Some thoughts for this Easter Sunday, born in dirt and grown in pensive light...
I feel unqualified to speak in depth of the significance of Easter. Others know more, and have said it better. The commentary is too well known for me to illuminate it further. Instead I will speak of rebirth on a small scale, the kind to be found in weeds and dirt, flowers and sunlight, on a rather ordinary Saturday.
My mind had been caroming about, never sitting still. A shame, really, on such a beautiful day. I flitted from chore to chore. I folded laundry, swept floors, caulked tubs. Yard work beckoned for the second day in a row. I finally could not take the confines of my house any longer and fled to the less claustrophobic setting of my backyard. It was white gold sunlight under a cerulean sky. The lessening of tension in my shoulders and gut were immediate, even as I drew on gloves and hefted the weed whacker.
The weeds were thick in the back planting bed, to my chagrin. I set the machine down, considered the thick mat of creeping plants that were threatening the little Japanese maple I have come to love. I bent down and with both hands began to tear at the runners. The crunch of leaves, snapping of twigs sounded oddly soothing in symmetry with the bird songs and wind. I pulled and clutched. I relaxed.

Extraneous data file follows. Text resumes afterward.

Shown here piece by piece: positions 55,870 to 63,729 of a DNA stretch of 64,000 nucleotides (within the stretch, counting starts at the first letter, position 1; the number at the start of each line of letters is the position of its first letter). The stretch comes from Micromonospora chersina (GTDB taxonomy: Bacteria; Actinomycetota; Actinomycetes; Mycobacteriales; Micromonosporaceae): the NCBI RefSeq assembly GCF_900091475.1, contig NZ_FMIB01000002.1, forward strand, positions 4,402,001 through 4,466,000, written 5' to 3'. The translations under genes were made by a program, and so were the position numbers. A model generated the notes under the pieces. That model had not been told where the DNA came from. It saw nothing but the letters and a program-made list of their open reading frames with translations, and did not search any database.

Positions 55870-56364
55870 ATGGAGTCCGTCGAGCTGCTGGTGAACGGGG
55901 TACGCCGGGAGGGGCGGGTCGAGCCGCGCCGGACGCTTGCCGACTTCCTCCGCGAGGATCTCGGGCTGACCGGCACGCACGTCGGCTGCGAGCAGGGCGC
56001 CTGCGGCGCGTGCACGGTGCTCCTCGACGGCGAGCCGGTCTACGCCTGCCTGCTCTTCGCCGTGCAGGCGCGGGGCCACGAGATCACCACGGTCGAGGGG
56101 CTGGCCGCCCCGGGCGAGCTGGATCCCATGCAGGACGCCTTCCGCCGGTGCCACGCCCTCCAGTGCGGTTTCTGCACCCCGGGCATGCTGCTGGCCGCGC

As I cleared weeds, I felt a lightening of spirit, wonderful and mysterious. The weeds I am sure saw no friend in me, but for the first time in a long time I felt no grudge against them. It felt good to clear, to uncover, to make things right. I finally understood that if the weeds were to have a purpose other than being a nuisance, it was to make me appreciate the joy of simple tasks with measurable results. This rejuvenated me.
We can all rise again, in ways big and small, and it is perhaps the small ways that underpin our lives. I give thanks for the joy of small things.